For most computers, the coolest cutting edge technology really isn't necessary - it's nice, but overkill for simple workstation tasks that haven't changed too much in the last three years. You know, normal everyday stuff like checking email, doing work on the 'puter or surfing the web.
There is no bigger luxury item in the world of
computers, aside from videocards, than tuned memory. And don't get me wrong, with the right computer components highly overclocked low latency RAM is the stuff of legends... The flip side is that killer enthusiast grade DDR-II costs a fortune, and unless you're really stressing your computer system with bleeding edge applications and a processor overclocked to the hilt, it just isn't necessary. Welcome to the world of the everyday computer, and it is here that mainstream memory suppliers like SyncMAX dish out nice dual channel memory kits.
It can be hard to wade though a sea of generic memory modules, and so it helps to read the reviews on prospective candidates for your PC first. In this review PCSTATS is going to walk past the isle with the flashy memory all decked out in heat spreaders, lights, bells, and inflated price tags, and head towards this pair of PC2-6400 DDR-II 800 memory modules from a company called SyncMax. If you're looking for memory that won't break the bank and still offers up respectable performance, the retail price of $170 CDN ($150US, £80GBP) makes SyncMax's 1GB kit of dual channel DDR-2 seem like quite a bargain.
Here are the juicy details. The 240-pin SyncMAX Express PC2-6400 DDR-II
memory kit (2 x 512MB) has been certified to run in a dual channel configuration
at speeds of 800 MHz, with CAS latency timings of 4-4-4-12 (on 1.9V). The memory
does not come with an SPD which is EPP enabled.
PC2-6400 Express DDR2-800
||RAM Memory Type: DDR2-800 /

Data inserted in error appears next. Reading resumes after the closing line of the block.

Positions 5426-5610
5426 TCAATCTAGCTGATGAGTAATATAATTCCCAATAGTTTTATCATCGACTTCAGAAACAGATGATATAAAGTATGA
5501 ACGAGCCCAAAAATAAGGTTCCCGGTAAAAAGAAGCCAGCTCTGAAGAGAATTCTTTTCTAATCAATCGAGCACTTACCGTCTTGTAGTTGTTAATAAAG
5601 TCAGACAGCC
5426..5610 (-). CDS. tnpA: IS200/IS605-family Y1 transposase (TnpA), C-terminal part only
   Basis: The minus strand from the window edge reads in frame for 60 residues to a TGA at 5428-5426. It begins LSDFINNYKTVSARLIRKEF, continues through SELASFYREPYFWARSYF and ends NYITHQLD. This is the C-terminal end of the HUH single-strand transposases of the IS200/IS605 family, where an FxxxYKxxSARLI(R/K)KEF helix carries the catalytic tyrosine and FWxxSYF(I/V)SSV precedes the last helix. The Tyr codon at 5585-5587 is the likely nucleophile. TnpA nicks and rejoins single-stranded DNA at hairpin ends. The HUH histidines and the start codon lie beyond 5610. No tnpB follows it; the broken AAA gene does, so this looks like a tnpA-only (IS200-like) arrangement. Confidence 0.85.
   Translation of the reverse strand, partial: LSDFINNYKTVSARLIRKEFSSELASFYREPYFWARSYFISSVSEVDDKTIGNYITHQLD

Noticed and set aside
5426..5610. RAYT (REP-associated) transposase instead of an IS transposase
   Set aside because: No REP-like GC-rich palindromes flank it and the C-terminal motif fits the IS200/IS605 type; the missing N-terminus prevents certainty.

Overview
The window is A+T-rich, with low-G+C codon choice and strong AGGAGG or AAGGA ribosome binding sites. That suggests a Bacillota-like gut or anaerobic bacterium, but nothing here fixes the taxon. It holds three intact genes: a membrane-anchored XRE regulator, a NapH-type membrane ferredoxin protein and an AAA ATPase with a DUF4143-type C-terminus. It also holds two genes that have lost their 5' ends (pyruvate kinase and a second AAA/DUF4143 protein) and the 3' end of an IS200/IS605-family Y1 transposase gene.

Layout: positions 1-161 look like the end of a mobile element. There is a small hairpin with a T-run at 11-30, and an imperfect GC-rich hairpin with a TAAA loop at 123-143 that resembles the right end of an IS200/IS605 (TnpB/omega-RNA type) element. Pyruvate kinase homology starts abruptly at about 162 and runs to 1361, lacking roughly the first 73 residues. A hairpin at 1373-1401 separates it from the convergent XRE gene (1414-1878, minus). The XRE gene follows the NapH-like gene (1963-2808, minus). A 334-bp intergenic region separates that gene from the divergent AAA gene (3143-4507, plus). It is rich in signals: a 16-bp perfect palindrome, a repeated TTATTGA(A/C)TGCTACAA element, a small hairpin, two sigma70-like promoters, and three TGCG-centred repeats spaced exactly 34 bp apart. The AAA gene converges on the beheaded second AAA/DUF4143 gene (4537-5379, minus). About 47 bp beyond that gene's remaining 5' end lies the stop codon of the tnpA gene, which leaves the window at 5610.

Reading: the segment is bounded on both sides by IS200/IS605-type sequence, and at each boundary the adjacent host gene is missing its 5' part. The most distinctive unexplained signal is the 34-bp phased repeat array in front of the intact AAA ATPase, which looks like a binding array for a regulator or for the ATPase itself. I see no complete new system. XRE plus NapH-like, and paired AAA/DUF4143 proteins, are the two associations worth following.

Individual Module Capacity: 512GB
Speed & Latency: 800 MHz @ CAS
Enhanced Performance Profiles (EPP):
The SyncMAX PC2-6400 Express DDR2 DIMMs are single
sided which means there are only DRAM modules on one side of the module. That
information will be important to users with limited memory bank support,
usually only the case with budget-oriented chipsets. SyncMAX memory is vendor neutral and its memory functions just fine in both Intel and AMD systems.
SyncMAX are based in Canada, and it offers the industry standard one year warranty on its mainstream memory products. The company has a technical support phone line if needed too, but a worldwide toll free 1-800 number would have been nicer.
The modules PCSTATS received for testing are remarked under the SyncMAX brand, and each DRAM module carries the lable '60018B-8E'. That doesn't tell us much, but considering the memory's low price,
it shouldn't matter fishing for Cas-to-ras settings is unimportant.
PCSTATS Test Methodology
On AMD test systems, we're only interested in seeing how
high we can go with the memory running 1:1, as running with other dividers puts
the overclocking bottleneck elsewhere and not with the system memory. The DDR2
RAM latency must run at its lowest possible setting, as quick access is more
important to the CPU design.
Just for arguments sake, we will also be
conducting overclocking tests to see how high the memory will go with lax
timings (5-5-5-15), although we will only benchmark the system with the tight
got down to overclocking the Syncmax Express PC2-6400 DDR2 memory, I first lowered the multiplier of the Socket
AM2 AMD Athlon64 FX-62 processor
used in the test system to 6x
mode. This adjustment ensures it will not affect the memory overclocking process.
Starting at 200 MHz and keeping the default 4-4-4-12 CAS latency memory timings, I pushed the Syncmax Express
PC2-6400 DDR2 memory clock speed up in 2-4 MHz increments. The PC2-6400 modules didn't get
very far before the first roadblock cropped up, at 220 MHz. The memory voltage had to
be increased to 2.0V in order to stabilize it. The SyncMAX Express modules hit another
snag at 228 MHz and the voltage had to be increased to 2.1V before
the system would reliably boot into WindowsXP when overclocked to this
applied the Syncmax
Express PC2-6400 DDR2 memory reached a maximum overclocked speed of 238 MHz in our tests... I didn't push
the memory voltage much higher because the SyncMAX PC2-6400 Express is
not intended for overdclocking so we left it at that.
Considering the sticker
price and CAS latency timings of 4-4-4-12 I think 238 MHz
is pretty respectable from a mainstream pair of DDR2-800 modules.
On a hunch I
also tried loosening up the memory timings to 5-5-5-15, just to see how much further
the SyncMAX PC2-6400 Express would overclock in that plane. Starting at the 238 MHz mark, and moving up
in 2-4 MHz jumps, the modules quickly reached a max of 266 MHz motherboard
clock speed (1064 MHz memory clock speed). Nice.
Up next, several
rounds of benchmarks and the maximum overclocking tests